Colorado History

Stapleton Neighborhood Delegates Vote to Change Name of Community

The name Stapleton is on its way out from this Denver neighborhood.
The name Stapleton is on its way out from this Denver neighborhood. Courtesy of Liz Stalnaker
Stapleton, the neighborhood in northeast Denver that bears the name of Mayor Ben Stapleton, a onetime KKK member, will soon get a new name.

"If NASCAR can get rid of the Confederate flag, we can make a small statement that changing the name Stapleton is the right thing to do to support our community and show that we are inclusive and really mean it," Christie Spilsted, a delegate to the Master Community Association of Stapleton, said on June 17 before she and other delegates voted unanimously to support a name change for the neighborhood.

The delegates not only voted to recommend that their board change the neighborhood's name, but they committed to working with the Stapleton United Neighbors (SUN) group on picking a new name, and pledged that they'd present that new name to the board for final approval.

The vote represents a key moment in the decades-long struggle by racial-justice advocates to remove any homages to Mayor Stapleton from the city. In recent years, the Stapleton name has disappeared from signage and organizational monikers, but it remained the official title of the neighborhood, which was built on the site of the old Stapleton International Airport, which was named after the mayor back in 1944.

In August 2019, the Master Community Association had organized a referendum of property owners on changing the name. With just 30 percent turnout, approximately 65 percent of the voters expressed a desire to keep the name.

But then protests after the killing of George Floyd swept through Denver, sending thousands to the streets and bringing a new impetus to a potential name change for Stapleton. Before neighborhood delegates could discuss the idea, however, Denver School Board member Tay Anderson tweeted an ultimatum to the Stapleton neighborhood: Change the name or we march. The next day, the Master Community Association published a statement in which delegates committed to a name change. The vote on June 17 solidified that position.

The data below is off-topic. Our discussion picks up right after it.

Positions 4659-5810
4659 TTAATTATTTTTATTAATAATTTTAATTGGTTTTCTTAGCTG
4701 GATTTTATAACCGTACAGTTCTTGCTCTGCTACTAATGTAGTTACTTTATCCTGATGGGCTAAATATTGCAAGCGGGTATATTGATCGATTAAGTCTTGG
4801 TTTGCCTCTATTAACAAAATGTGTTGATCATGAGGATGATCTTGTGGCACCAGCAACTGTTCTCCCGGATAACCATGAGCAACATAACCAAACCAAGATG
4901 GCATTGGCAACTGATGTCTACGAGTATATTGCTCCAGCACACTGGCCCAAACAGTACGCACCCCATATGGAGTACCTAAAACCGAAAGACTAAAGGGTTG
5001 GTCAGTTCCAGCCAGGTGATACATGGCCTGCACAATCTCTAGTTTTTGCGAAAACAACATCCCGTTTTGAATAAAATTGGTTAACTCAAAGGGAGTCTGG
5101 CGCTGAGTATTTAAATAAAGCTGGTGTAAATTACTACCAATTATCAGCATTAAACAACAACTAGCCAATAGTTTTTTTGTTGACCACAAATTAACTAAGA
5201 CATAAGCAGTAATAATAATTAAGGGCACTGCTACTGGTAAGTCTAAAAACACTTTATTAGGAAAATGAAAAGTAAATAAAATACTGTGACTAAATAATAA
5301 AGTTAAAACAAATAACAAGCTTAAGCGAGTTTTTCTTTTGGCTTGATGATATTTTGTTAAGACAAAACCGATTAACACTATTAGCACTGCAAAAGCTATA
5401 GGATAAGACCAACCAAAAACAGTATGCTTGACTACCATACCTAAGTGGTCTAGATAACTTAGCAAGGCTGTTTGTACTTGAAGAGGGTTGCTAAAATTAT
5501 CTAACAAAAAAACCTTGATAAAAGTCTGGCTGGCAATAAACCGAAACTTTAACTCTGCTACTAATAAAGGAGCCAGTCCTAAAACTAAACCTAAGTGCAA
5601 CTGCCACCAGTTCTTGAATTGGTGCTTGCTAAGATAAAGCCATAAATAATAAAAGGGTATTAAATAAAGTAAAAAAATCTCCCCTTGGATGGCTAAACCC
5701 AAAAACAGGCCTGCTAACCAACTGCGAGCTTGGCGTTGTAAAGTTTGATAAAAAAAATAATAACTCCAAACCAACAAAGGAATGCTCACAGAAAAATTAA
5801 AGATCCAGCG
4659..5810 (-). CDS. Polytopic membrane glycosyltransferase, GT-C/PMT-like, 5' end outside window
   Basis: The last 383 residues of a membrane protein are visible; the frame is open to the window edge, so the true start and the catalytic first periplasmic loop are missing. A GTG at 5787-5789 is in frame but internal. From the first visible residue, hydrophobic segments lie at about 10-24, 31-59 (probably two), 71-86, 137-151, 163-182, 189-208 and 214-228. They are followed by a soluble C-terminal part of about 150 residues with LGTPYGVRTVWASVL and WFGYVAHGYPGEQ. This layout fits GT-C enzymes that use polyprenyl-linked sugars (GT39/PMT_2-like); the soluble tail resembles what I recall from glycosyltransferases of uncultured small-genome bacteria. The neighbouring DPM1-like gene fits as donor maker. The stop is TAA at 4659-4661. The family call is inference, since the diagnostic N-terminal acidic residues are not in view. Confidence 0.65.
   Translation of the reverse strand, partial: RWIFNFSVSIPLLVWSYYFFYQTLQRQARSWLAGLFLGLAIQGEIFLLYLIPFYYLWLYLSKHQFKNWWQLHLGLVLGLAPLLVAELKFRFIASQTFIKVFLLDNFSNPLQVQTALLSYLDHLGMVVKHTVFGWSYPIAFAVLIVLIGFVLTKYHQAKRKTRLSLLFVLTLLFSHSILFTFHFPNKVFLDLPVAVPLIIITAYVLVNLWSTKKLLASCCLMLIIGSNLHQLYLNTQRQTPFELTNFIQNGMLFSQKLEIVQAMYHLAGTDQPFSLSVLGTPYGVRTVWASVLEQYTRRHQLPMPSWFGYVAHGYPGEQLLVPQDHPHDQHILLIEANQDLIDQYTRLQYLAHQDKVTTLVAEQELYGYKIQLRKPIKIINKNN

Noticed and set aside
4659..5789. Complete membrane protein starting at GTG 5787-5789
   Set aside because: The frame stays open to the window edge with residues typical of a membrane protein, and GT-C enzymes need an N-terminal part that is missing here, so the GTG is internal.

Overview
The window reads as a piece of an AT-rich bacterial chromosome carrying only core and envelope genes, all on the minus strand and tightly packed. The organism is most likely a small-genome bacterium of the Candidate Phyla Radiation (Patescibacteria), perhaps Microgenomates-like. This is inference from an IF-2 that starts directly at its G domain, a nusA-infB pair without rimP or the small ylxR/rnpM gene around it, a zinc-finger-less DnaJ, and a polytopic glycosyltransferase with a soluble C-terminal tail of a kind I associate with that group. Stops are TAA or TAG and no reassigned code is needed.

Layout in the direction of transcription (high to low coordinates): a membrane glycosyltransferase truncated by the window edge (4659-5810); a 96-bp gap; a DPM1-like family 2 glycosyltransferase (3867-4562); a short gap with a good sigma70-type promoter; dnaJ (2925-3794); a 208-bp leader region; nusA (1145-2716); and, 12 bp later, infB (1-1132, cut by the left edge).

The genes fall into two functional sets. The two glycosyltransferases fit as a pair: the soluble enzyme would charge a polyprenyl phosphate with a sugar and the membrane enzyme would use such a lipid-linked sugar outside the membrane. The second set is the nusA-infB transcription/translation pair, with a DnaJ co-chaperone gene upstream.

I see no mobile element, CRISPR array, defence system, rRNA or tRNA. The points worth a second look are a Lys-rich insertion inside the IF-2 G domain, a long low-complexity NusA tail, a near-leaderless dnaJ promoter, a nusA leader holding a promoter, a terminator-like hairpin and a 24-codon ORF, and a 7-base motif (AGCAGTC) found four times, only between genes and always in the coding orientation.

Now the Master Community Association and SUN, which recently rebranded and is removing "Stapleton" from its Facebook page, will form a committee that will focus on selecting a new name.

SUN is currently fielding suggestions and has already received about seventy submissions. The committee will then narrow the possibilities "to a number that’s more manageable for the community to begin voting on," according to SUN president Amanda Allshouse.

"The committee won't pick the name. The final outcome will be completely community-driven," Allshouse said during the June 17 Master Community Association meeting.

A name could be chosen as early as late summer, after which the community delegates would present their choice to the Master Community Association board for final approval.

One option for a new neighborhood name that's gaining traction is Westbrook, which would honor Joseph H.P. Westbrook, a light-skinned African-American doctor who infiltrated the Klan during the group's heyday here in Denver. Others are pushing for the neighborhood to be called Justina, in honor of Justina Ford, the first black female medical doctor in Denver.
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Conor McCormick-Cavanagh is a staff writer at Westword, where he covers a range of beats, including local politics, immigration and homelessness. He previously worked as a journalist in Tunisia and loves to talk New York sports.